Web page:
I was lucky enough to interview Amanda Schull (who plays Cassandra Railly) regarding her role on SyFy’s 12 Monkeys, and the amazing second season. If you haven’t caught up through episode three, just know there will be some minor spoilers! With that note, onto the interview!
WNA: Just starting out, this show blows my mind every episode. It’s amazing how time seems to break every episode, and yet it keeps finding new plot twists and turns.
Schull: I can honestly say I love my job. I can’t believe the storylines that Terry and the other writers came up with this season. Every single episode I got to read was sensational and exciting… to get to bring them to fruition and to get to see what they did with them in post left me speechless. I was so impressed with this season.
WNA: To start out with, I feel things have changed so dramatically this season for Cassie– she’s in such a different place than she was last time we saw her. What’s it been like playing this side of her? One of my favorite lines so far has been, “not every caterpillar becomes a butterfly,” and I genuinely love that she’s really taken responsibility for her actions. What has it been like taking that on as Cassie?
Schull: I love that line too, and that will come back up later on in the season as well–that is a very important tidbit that you picked up on. I think that with Cassie, she’s been in 2044 due to Cole’s action, but she is where she mentally because of her own actions. She wouldn’t even be in that situation, even have that relationship with Cole, if she hadn’t jumped in from the very first meeting with him. She was intrigued and she went forward with it, and Cassie kept pursuing this mission and that’s her own decision.
I think there’s also something to be said about how Cassie is resentful that Cole would even suggest that he’s the reason she’s anything. From a feminist standpoint, that’s a pretty bold thing to say to somebody, and it can be offensive. I am who I am because of my actions, because of my decisions. You’re not the boss of me, you know, and I think that was something that I felt at least–stop trying to take credit for the person that I’ve become–whether it’s credit in a negative sense or in a positive sense. It’s jarring for somebody to say that.
WNA: Yeah, I think one of the things I love so much about the show is that there are three incredibly strong female characters on this show, and all are self-realized on their own. They don’t need men to define them. What’s it like playing such a strong female character? It’s becoming more common on television, but I still feel it’s rare enough that it still needs to be talked about.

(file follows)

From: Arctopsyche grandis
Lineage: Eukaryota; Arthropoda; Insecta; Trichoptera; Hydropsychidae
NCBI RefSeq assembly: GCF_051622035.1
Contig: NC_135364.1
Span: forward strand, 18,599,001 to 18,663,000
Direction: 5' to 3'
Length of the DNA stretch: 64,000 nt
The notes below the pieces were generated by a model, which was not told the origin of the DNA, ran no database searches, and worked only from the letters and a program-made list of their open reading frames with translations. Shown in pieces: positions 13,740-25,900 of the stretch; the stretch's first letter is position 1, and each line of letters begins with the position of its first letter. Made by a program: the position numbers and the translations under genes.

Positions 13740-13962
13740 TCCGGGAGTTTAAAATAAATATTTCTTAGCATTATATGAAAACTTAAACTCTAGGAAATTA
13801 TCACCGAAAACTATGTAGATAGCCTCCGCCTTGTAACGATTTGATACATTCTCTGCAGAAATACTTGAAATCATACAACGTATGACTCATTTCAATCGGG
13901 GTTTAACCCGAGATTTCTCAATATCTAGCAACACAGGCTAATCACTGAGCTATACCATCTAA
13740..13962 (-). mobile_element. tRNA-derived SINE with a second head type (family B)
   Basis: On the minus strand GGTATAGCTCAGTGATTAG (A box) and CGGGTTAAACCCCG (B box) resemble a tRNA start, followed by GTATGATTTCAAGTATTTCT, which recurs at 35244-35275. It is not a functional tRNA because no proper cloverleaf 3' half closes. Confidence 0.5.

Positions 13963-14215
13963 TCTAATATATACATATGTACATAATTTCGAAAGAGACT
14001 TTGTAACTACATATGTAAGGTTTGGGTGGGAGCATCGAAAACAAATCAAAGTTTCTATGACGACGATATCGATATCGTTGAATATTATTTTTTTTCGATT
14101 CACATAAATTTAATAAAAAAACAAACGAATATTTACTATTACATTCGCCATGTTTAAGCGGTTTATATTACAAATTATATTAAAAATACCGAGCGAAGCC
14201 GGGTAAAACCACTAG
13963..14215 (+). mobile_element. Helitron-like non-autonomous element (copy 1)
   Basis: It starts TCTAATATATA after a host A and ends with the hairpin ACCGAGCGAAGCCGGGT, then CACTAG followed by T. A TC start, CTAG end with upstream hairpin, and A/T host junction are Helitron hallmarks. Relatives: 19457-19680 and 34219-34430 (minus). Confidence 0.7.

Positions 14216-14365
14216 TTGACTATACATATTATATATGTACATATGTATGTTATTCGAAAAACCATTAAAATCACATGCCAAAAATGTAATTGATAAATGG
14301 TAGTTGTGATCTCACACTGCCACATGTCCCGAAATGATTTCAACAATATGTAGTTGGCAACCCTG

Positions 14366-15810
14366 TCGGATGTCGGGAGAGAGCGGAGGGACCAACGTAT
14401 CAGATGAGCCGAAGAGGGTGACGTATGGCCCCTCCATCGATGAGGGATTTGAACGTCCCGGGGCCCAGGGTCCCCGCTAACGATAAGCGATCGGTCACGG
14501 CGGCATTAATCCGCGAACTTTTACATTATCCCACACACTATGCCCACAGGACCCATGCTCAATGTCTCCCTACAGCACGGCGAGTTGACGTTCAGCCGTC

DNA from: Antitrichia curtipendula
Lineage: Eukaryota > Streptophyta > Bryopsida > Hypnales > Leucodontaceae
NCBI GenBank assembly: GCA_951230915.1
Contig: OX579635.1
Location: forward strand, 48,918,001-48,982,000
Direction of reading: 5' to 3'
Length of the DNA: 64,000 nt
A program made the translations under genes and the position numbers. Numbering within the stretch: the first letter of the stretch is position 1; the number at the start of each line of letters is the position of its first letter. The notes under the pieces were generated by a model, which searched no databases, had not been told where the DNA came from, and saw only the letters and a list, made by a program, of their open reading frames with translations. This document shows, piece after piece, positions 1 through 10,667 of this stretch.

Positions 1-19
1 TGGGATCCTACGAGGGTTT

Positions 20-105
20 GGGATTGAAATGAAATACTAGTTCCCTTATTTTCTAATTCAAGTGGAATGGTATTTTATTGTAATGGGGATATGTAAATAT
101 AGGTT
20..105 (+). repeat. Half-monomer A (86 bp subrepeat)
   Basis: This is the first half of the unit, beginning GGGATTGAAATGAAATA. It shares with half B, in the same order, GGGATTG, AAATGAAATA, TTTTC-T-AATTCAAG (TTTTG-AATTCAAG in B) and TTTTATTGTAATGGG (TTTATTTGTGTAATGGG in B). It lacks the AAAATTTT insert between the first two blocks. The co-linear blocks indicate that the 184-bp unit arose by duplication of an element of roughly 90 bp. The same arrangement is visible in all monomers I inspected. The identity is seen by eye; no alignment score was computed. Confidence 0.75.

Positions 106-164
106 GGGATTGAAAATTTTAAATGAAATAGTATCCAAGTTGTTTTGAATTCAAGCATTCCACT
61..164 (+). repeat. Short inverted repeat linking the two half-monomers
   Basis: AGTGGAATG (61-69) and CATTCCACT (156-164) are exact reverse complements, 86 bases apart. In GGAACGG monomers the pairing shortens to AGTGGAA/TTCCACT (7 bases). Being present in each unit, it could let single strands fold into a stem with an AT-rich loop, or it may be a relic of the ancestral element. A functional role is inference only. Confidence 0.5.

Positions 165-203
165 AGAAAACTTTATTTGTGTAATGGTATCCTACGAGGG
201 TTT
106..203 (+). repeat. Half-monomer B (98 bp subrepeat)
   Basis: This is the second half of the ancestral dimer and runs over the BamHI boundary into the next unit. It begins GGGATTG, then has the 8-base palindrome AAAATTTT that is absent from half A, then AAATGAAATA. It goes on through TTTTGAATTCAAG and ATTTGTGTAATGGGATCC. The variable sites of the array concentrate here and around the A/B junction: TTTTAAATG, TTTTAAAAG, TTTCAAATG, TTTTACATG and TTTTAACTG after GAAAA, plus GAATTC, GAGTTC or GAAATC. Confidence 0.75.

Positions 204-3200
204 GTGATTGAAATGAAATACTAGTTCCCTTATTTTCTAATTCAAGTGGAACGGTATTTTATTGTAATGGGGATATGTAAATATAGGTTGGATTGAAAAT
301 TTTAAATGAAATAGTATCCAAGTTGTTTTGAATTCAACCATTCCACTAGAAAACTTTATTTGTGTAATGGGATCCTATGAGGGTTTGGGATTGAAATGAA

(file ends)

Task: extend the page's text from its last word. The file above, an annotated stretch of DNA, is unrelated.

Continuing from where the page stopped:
Schull: I don’t think any women on the show take it for granted. We’re all very aware of how lucky we are to get to play these strong female characters and I think it’s also a sign of the times that people are tired of seeing damsels in distress; that’s not realistic anymore. And what’s impressive to me, and something Barbara [Sukowa, who plays Katarina Jones] has said on numerous occasions, is young men created these roles– so these women are reflective of what they want to see as well. It’s much more interesting to see a powerful, self-realized woman and I think that’s a very strong through-line on the show. Women are just as strong, if not stronger and more capable than the men, and are able to take matters into their own hands and to create their own destiny.
WNA: One of the things we’ve also seen Cassie struggling with is her constant confrontation of the strange and irrational, especially in the most recent episode. Despite having time traveled now, she still seems very tied to the rational and being a scientist. How is she going to deal with that, now that we seem to be delving more and more into more strange and sci-fi aspects?
Schull: I think from her very first meeting of Cole, from the first pilot episode, she’s had to try to grasp the irrational in a way that defy her 30+ years, and it’s not until Cassie sees something with her own eyes is she able to understand it. She’s a scientist, and she deals in facts. She doesn’t deal in the strange, and that is something he is trying to present to her. She already has issues with Jennifer to begin with, and the fact that Cole would find something special about this person and try to justify even allowing her to even exist on the face of the earth anymore infuriates Cassie. So the fact that Jennifer could be linked to the existence of the world and why we continue to live and breathe, and the world continues to spin in time and space as we know it… how Jennifer could be at the core of that? It is not an acceptable explanation for Cassie at this point, until she can see it herself.
WNA: Coming back to Cole and Cassie’s relationship, they seem to be at diametrically opposed points at this point in time, even though Cole obviously really wants to bring Cassie back into the fold. He’s become softer and more like Cassie was in the first season, and in episode two, Cassie blamed Jennifer and Ramsey for that. But really, it was Cassie who started him down that path. It’s very interesting to watch them kind of spiral in different directions. Are we going to see them come back into each other at some point?